The present study demonstrates that the older population has a greater demand than currently provided for medical and healthcare services, such as regular visits, assistance for referrals, emergency assistance services, and regular physical examination. The availability of professional medical services ranked second as a reason for choosing the category of institution selected for the provision of care services, possibly related to the majority of residents having chronic diseases and poor physical health. In this survey, 90.32% of care recipients had chronic diseases, 79.12% had an inability to administer self-care, while almost half had a self-rated health status score lower than 60 points. These results are consistent with the study of Han Hu [18] and demonstrates that China has the largest number of their aging population in need of long-term care, with 70% having a chronic disease. Secondly, services in high demand are professional rehabilitation assistance consultation, guidance, and training, etc. As a group with a high incidence of physical dysfunction and disablement, old people often require professional rehabilitation training to promote physical recovery, reflected in the survey results, which demonstrated that there was a high demand for rehabilitation guidance services [19, 20]. The requirement for spiritual and psychological consolation was as high as 81.66%, indicating that the older population has a greater requirement for care services. In addition to traditional financial support, assistance with daily living and other old-age care activities, spiritual problems of the older population have become increasingly prominent. Aging individuals not only require physical health, but also have diverse spiritual needs, spiritual and interpersonal communication requirements, cultural entertainment, etc., that reflect their own values [21, 22]. In terms of mental care, geriatric care institutions provide environmental adaptation, care visits, life companionship, emotional and psychological counseling, and other services to improve the overall quality of life of older people [23].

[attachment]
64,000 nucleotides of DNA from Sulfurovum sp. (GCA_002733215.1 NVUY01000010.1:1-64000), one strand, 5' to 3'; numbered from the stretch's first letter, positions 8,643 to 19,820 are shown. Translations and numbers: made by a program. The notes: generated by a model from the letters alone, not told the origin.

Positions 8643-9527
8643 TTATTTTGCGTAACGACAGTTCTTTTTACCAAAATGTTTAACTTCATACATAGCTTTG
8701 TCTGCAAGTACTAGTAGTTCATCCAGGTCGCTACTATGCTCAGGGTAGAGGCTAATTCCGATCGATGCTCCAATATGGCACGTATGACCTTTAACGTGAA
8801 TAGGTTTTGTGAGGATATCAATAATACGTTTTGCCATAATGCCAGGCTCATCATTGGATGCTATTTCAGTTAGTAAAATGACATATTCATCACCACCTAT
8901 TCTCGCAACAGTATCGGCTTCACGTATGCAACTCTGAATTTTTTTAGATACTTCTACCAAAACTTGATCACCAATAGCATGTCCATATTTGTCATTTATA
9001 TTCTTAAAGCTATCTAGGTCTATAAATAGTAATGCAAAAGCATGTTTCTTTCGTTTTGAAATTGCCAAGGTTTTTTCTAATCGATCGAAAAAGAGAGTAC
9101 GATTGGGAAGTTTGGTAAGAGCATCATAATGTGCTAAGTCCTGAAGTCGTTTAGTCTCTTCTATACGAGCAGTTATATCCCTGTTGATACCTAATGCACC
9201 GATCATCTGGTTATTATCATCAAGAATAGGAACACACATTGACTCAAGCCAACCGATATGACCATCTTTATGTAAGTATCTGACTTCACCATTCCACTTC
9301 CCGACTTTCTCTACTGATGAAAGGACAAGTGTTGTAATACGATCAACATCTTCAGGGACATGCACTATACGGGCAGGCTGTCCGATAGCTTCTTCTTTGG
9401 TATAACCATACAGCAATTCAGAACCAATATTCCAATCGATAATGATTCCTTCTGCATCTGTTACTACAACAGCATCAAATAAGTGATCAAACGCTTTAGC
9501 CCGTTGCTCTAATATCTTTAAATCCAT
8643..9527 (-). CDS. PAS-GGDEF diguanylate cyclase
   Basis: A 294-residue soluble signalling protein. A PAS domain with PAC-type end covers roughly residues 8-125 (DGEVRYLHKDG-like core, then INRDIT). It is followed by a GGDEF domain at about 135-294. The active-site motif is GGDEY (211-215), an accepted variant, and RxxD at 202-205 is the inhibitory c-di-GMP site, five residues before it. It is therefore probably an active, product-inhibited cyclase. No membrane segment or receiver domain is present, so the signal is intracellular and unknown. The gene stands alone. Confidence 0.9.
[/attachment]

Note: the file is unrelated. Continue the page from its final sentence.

At present, there are more than 40 million disabled or semi-disabled geriatric individuals in China, and so there is increasing demand for caregivers [24]. There is an urgent need for healthcare professionals with knowledge of medicine, psychology, physiology, sociology, etc. [25]. In the present survey, it was found that 78.3% of medical staff in healthcare institutions have training needs, and 72.77% require increased training content. Previous studies have also shown that the current training cannot meet the growing multi-level and diversified needs of geriatric health and care services [26, 27]. It is also challenging to provide high-quality nursing, medical rehabilitation, spiritual comfort, and other services, so it is necessary to increase the training for comprehensive assessment, rehabilitation, and healthcare, chronic management, geriatric nutrition, humanistic care, etc. In total, 83.6% of geriatric nursing staff have participated in on-the-job training, but only 53.4% thought that the content was helpful for work, and only 38.9% were very satisfied with the training. In addition to the training content, these observations may also be related to the methods and arrangements for training. Both professional medical staff and nursing staff suggest that more practical training should be provided. Such training can improve the effectiveness of learning, strengthen memory, and when combined with normal work routines, improve the quality of clinical nursing [28, 29]. In terms of training arrangements, the most requested frequency of training for caregivers was once per quarter, using phased training, the duration of which should be between 30 and 60 min. It is clear that formation of geriatric healthcare talent teams is a long process, which should be gradual, not too rapid, and utilizing processes that do not ignore quality.